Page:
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By Tim O'Brien

The fallout from Lampf, Lipkind, Prupis, Petigrow and LaBue's disastrous entanglement with a failed Florida surety bond company during the late 1980s continued last week. One of the West Orange firm's clients---one of more that 100 clients that collectively lost more than $25 million when Lampf, Lipkind lawyers steered them into investing in the ill-fated insurer---won a legal malpractice suit against the firm for $449,600.

A six-member federal jury, sitting in Newark, awarded the judgment to the profit-sharing plan of Marprowear Corp. of Fairfield, a menswear wholesaler, last Tuesday following a one-week trial. Marprowear's profit-sharing trustees bought two unites, for that sum, in a $20.1 million private placement for southeastern Insurance Group Inc., (SIG) of Fort Lauderdale in April 1986.

The jury deliberated only three hours before finding that the 17-lawyer tax boutique was negligent in its legal representation of Marprowear when it pitched the investment in 1986, and that Lampf, Lipkind's negligence was a proximate cause of the profit-sharing plan's loss. Moreover, the jury found that Marprowear's executives were not negligent when they invested in the surety company, even though they signed a certification saying they had "carefully read" the private placement memorandum, which detailed the highly speculative nature of the investment.

That issue, the responsibility of the client/investor to read the prospectus and make an independent business judgment on the risks, was critical not only to this case but to a 1988 shareholders derivative action brought by 19 Lampf, Lipkind clients against the firm, SIG and others. The question, though, was never resolved; the suit died in August 1990 when U. S. District Judge Alfred Lechner tossed out all the major claims after finding that the plaintiffs filed the action after the statute of limitations had expired.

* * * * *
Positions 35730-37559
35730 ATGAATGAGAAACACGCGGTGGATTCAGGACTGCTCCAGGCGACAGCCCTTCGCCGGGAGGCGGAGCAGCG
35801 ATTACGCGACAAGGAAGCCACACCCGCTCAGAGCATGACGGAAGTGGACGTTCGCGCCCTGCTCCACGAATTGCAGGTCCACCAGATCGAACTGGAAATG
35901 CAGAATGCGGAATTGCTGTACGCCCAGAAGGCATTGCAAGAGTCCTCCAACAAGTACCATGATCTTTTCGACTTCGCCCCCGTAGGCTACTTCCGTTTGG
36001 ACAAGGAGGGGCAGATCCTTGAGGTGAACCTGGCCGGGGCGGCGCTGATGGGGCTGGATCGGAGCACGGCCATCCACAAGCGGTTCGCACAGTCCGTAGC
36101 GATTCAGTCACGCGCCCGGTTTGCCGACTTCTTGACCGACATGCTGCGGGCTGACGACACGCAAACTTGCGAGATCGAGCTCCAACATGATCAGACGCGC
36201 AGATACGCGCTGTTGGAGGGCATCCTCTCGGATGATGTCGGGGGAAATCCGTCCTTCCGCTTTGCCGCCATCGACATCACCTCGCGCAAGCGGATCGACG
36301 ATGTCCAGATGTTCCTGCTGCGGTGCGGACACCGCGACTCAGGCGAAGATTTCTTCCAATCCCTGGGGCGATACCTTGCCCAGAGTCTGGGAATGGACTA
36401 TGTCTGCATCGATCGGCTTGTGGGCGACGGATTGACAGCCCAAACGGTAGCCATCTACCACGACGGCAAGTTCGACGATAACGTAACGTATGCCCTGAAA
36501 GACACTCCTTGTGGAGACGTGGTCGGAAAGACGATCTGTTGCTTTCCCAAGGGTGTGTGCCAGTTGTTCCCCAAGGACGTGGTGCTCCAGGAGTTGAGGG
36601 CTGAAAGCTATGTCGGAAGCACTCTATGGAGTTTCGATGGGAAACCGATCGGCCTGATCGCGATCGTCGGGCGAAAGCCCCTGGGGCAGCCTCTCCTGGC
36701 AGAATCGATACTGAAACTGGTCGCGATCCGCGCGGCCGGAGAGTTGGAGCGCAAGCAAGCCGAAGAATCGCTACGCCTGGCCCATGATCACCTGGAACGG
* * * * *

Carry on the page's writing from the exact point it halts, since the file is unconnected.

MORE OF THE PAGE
But Marprowear's attorney, Princeton solo practitioner Glenn Bergenfield overcame the presumption-of-signature argument. In his summation, Bergenfield told the jurors, "Now as to the claim---that these guys didn't read the private placement memorandum, and that they should have, the question here really is what's the relationship between client and lawyer? It's different, again, between somebody else, an insurance salesman who comes to your door and puts some documents under your nose, if you don't read them shame on you, that's right---But is that so with your lawyer?"


Bergenfield conceded that the three top executives of the family-owned business did not read the 58-page prospectus, with exhibits, saying that "based on what Mr. [Neil] Prupis and Mr. [William] Lipkind were telling them, why should they read it. This is standard stuff."

Lampf, Lipkind issued a terse statement saying it was "disappointed by the jury's verdict which the firm believes was against the weight of the evidence." James Keegan, who represented the firm, declined to comment, saying only that he will press several motions on which Superior Court Judge Donald Goldman had reserved judgment when they were made by Keegan at the 11th hour, as the 2-year-old case was about to go to trial.

One of those motions relates to the unsuccessful shareholders' derivative action brought by the 19 Lampf, Lipkind clients, which was filed in August 1988 by Newark's Sills Cummis Zuckermann Radin Tischman Epstein & Gross. Keegan, a partner with Bendit, Wenstock & Sharbaugh in West Orange, says in his papers that Marprowear should have been estopped from claiming that the oral representations of the Lampf, Lipkind partners about the private placement affected Marprowear's decision to invest.

Keegan pointed out that Sills Cummis partner Theodore Abeles told federal judge Lechner in August 1990, shortly before Lechner dismissed the case, that the sales pitch made by Lampf, Lipkind partners to his 19 plaintiffs, including Marprowear had a "relatively minor" effect on their decision to invest.

Although Judge Goldman declined to hear the motion before completing the trial, he permitted Keegan, over Bergenfield's objection, to read to the jury portions of Abeles' statements to Lechner, and he filled the jurors in on the background of the sills Cummis suit.